What is an index?
Indexation is a system or technique used by organizations or governments to link prices and asset values. This is done by linking adjustments made to the value of goods, services or other specified values to a predetermined price or composite index. Indexing entails identifying a price index and determining whether linking value to the price index will achieve the goals of the organization. Indexation is most commonly used for wages in high inflation environments. Indexes are also known as upgrades.
- Indexation means adjusting prices, wages, or other values based on changes in another price or a composite measure of prices.
- Indexation can be done to adjust for the effects of inflation, cost of living or input prices over time, or to adjust for different prices and costs in different geographic areas.
- Indexation is often used to raise wages in an inflationary environment, where failure to negotiate regular wage increases will result in a persistent decline in workers’ real wages.
Learn about indexes
Indexing a given price or payment to other prices can be used for two main purposes. It can be used both to maintain stable relative prices between two or more goods or services, and to maintain stable real prices of goods or services relative to the purchasing power of monetary units. Indexing is a pre-specified process, which means that all parties involved generally know how a link works.
In the first and simpler case, this is done by specifying the desired target ratio of two prices and adjusting one price to maintain that ratio when the other price changes. For example, an ice cream stand might tie the selling price of ice cream cones to the wholesale price they pay for ice cream in order to maintain a stable profit margin by keeping the price of the cones supplied relative to the cost of bulk ice cream. In this way, if the wholesale price of the input doubles, the output price will also double, and the business can still be profitable.
In the second case, the price or asset value is linked to the price level of a basket of commodities, which is usually set to 100 at a given point in time. Price indices are usually published by official government agencies, usually for ease of use in the indexation of prices, wages and transfers.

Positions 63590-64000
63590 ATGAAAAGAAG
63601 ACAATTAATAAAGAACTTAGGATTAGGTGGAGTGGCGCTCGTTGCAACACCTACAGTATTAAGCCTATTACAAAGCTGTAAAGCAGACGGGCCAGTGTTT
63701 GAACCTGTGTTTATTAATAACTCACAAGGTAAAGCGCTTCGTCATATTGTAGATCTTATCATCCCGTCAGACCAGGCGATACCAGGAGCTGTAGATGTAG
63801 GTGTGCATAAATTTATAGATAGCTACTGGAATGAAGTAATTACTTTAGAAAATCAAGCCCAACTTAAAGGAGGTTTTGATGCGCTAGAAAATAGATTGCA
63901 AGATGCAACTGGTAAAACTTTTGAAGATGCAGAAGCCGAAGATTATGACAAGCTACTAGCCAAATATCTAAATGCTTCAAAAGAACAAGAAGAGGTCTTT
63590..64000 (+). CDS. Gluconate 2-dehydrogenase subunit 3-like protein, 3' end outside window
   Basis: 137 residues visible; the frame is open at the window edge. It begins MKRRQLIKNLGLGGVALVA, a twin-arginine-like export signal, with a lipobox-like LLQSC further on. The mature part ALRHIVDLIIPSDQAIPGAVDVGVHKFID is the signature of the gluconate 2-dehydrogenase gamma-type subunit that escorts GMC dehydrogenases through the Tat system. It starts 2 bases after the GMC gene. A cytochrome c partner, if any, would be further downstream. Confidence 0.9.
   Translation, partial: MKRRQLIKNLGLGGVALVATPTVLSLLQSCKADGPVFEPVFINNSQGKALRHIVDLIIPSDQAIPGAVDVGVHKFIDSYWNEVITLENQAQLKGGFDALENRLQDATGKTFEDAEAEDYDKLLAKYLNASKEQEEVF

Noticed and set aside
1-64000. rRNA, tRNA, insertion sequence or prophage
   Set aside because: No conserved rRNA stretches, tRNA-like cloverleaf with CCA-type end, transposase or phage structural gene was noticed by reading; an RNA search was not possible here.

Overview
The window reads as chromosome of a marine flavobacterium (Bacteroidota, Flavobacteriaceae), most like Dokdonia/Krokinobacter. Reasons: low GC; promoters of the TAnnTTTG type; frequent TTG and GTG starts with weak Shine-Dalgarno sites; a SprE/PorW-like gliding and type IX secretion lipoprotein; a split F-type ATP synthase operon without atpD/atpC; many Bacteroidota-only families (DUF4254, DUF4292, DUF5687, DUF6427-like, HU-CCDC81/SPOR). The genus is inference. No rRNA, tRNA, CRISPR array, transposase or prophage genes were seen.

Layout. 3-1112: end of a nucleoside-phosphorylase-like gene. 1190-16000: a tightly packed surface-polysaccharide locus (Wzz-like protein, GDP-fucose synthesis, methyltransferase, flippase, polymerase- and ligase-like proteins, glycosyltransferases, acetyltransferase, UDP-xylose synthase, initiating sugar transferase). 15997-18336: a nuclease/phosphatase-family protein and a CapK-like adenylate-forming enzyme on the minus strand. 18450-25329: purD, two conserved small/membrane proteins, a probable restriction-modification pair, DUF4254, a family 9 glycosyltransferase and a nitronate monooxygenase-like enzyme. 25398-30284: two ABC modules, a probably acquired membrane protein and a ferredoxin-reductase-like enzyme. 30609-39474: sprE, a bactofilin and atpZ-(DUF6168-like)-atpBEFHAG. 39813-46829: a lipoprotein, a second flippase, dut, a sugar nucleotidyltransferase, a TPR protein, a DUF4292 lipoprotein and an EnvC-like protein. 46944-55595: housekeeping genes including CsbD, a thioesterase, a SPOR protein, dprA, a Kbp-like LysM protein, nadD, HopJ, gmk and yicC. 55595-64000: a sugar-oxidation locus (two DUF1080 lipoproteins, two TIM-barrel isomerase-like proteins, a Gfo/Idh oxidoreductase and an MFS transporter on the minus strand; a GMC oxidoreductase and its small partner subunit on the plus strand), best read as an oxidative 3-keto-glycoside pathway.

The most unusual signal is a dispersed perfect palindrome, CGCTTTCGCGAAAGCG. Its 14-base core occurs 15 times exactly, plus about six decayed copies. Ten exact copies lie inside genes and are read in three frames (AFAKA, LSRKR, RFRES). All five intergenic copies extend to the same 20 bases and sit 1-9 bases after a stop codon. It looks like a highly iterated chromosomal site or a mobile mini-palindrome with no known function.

Businesses can use this type of index to match employee wage growth to inflation, meaning that a rise in the consumer price level over time will lead to wage growth. This particular type of indexation is called Cost of Living Increase (COLA).
In the above example, the use of indexation could theoretically mitigate the impact of inflation on workers’ living standards. Without this indexation, most workers would actually get annual cuts in real wages because inflation would reduce the purchasing power of their nominal wages. Economic changes could still force some disparity between wages and inflation rates.
Governments may similarly use indexation as a way to potentially mitigate the negative effects of inflation on transfer payments and rights recipients. For example, Social Security payments are tied to annual increases in the consumer price index.
In addition to indexation over time, prices and wages can also be indexed across different geographic areas. For example, a company with employees in multiple states or cities may need to tie compensation in different regions to local prices, as rent and living costs vary from place to place. This can be done by linking compensation to prevailing wages paid by other businesses in these areas, or using indices such as regional price parity published by the Bureau of Economic Analysis.
Various assets and values may be indexed. Some countries may index certain types of tax payments at different times. For example, it might apply to debt mutual funds that have been held for a certain minimum period of time before selling. In this case, the original purchase price is adjusted for inflation when calculating long-term capital gains that will be taxed when these debt funds are sold. This could result in sellers of such assets receiving tax discounts after the transaction.
Indexation may also be applied to pension funds to assure participants that their assets will keep pace with inflation. This way, the value of these assets does not erode over time.
A life insurance company may offer its customers policies that contain indexing clauses, which may promise inflation-adjusted payouts. However, premiums for such plans may be higher as the year grows. Such a product may raise consumer concerns about premium overruns, especially during times when inflation is at its lowest and below the growth rate charged by indexation.